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As ICS/OT environments get upgraded and modernized, challenges surface on deploying asset inventory and threat detection solutions within a distributed network. These include monitoring a network covering a significant geographic location and monitoring locations that cannot support additional hardware and need to utilize existing assets.
In the second of our 3 part ICS Village blog and video series on gaining visibility into your critical infrastructure environments, we are going to focus on overcoming distributed network challenges.
Critical infrastructure organizations are known for their unique and geographically dispersed network environments. Sectors such as water, mining, power distribution and transmission, as well as manufacturing can all face network architectures where you may need to secure various segments from different points within a more extensive network.
In addition, the physical location sometimes cannot support additional hardware within these networks due to space, power, environmental, or budget constraints. So how can organizations add a security solution to a distributed network where the location and the distance may present visibility challenges?
For environments that cannot physically add additional hardware like network TAPs or multiple security sensors into the current infrastructure, leveraging SPAN ports to mirror the traffic from managed switches becomes the next best option.
A managed network switch typically includes port mirroring, also known as SPAN (Switch Port Analyzer). This capability programmatically designates ports on the switch to send duplicate copies of the network packets seen on one or more ports to a specified port. On this specified port, a network monitoring solution resides to analyze the packets traversing the network. But, without the capability to add additional hardware or security sensors at each physical location due to space, power, environmental, or budget constraints, the next challenge is how to get the SPAN links from the various areas to a centralized sensor.
As depicted in the diagram below, this use case illustrates how to aggregate various SPAN links down to a centralized Dragos sensor.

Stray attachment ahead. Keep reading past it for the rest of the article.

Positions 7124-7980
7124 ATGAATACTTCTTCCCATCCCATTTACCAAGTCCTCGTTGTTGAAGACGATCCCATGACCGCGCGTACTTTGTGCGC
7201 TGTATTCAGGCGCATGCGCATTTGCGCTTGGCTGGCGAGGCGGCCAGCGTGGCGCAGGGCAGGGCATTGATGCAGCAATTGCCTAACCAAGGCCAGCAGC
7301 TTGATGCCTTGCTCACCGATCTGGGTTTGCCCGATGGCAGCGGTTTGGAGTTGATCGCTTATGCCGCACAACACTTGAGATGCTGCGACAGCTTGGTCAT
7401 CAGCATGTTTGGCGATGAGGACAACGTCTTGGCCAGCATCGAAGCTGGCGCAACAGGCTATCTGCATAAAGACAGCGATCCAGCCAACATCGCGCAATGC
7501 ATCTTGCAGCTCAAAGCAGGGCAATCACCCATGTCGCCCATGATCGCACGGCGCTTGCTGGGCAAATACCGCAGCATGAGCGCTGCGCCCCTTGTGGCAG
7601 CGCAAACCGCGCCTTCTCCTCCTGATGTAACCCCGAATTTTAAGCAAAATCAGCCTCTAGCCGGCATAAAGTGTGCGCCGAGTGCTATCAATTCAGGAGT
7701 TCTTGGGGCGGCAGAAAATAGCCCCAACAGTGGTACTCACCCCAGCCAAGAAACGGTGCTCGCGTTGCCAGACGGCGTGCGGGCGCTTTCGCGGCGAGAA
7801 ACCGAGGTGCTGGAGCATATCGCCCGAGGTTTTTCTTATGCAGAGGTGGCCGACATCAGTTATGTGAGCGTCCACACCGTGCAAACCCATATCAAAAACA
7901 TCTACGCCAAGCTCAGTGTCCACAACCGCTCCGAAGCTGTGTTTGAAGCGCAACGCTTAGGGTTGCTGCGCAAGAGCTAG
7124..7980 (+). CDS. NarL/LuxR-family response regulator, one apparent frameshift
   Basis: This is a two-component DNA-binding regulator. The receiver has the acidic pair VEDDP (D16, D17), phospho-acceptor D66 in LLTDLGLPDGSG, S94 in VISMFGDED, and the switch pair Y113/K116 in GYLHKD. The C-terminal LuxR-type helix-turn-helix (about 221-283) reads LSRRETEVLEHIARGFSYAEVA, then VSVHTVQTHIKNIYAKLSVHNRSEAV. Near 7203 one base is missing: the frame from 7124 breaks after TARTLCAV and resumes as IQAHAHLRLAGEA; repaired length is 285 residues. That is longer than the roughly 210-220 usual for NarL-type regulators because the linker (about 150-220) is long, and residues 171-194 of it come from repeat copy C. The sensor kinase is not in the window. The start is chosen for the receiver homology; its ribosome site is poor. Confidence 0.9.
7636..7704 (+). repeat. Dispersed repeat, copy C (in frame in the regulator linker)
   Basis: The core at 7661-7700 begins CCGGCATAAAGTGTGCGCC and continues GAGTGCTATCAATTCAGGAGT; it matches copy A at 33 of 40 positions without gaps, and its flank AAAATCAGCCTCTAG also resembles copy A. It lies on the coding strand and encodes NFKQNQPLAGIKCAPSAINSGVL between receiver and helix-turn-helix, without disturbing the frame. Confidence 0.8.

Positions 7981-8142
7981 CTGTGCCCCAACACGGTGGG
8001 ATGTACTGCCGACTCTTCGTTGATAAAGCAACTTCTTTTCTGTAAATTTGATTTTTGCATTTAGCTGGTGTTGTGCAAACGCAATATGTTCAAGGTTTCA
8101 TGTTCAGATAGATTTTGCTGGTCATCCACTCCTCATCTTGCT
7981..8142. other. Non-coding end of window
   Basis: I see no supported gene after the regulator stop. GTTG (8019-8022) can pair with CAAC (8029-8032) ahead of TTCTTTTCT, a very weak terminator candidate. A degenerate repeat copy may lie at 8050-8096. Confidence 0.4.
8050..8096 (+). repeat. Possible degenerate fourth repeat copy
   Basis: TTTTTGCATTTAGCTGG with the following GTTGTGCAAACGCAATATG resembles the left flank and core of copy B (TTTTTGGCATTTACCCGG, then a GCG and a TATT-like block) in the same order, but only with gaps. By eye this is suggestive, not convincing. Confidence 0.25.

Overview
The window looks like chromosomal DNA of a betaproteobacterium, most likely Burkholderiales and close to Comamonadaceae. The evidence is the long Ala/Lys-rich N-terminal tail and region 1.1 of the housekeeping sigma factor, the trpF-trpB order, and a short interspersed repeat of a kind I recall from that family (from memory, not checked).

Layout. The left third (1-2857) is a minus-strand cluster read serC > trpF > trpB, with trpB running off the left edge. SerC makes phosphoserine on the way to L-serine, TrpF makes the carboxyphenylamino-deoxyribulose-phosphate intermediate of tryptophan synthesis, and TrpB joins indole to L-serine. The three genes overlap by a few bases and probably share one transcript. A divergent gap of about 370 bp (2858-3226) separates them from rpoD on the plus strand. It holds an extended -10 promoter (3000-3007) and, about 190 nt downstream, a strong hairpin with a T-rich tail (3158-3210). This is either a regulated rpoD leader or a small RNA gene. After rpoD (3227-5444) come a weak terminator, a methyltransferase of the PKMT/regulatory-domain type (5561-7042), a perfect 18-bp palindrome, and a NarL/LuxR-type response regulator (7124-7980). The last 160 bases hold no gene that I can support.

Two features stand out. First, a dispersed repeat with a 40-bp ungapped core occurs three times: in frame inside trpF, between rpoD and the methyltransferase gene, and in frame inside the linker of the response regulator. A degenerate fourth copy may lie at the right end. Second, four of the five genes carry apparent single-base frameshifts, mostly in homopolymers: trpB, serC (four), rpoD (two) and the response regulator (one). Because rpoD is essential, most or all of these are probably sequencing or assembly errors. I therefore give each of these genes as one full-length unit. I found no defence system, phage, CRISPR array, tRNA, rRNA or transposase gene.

Utilizing Garland’s High-Density Aggregator TAP, organizations can aggregate SPAN traffic from four or more distributed locations into one specific device, feeding all the network packet details and contents to the Dragos sensor.
After receiving the packets, the Dragos sensor performs some initial pre-analysis work. It then sends the appropriate metadata over to the Dragos Platform, which typically sits in Level 3 or 4 of the Purdue Model reference architecture, where primary reporting and notifications happen.
This use case incorporates existing switch infrastructure, aggregating the various links through an aggregator TAP and then to the security sensor without affecting the infrastructure.
Another use case is to TAP instead of relying on the switch SPAN. Utilizing SPAN can be a common challenge in legacy environments or unavailable on unmanaged switches. Suppose the infrastructure has several fiber optic cables running from various sites coming back into one centralized place. We could deploy passive fiber network TAPs and ultimately aggregate those to the sensor.
Adding plug-and-play network TAPs and traffic aggregation allows the legacy infrastructure to remain in the original configuration to continue safe and reliable operations while providing the packet visibility needed to manage and secure assets without making device modifications. Network TAPs are purpose-built hardware devices, which allow you to analyze network traffic by copying packets, without impacting network integrity.
With this deployment scenario, as seen below, network traffic is being fed to the Dragos Platform. A deployment like this gives a complete asset inventory list and a map view of the various locations of the network like firewalls, PLCs, network switches, HMIs or human-machine interfaces, IP addresses, MAC addresses, and more, spread across an extensive network infrastructure.
These are two good use cases for providing packet visibility and a security platform in a distributed network that minimizes the impact to the infrastructure.
In our third iteration of this blog and video series, we will review how to quickly deploy a proof of concept to simultaneously compare multiple asset inventory and threat detection solutions.
Tom is the Co-Founder of ICS Village. ICS Village offers an interactive learning experience for different components of industrial control system security. Explore your areas of interest and learn from experts about the many systems and components that need to be secured.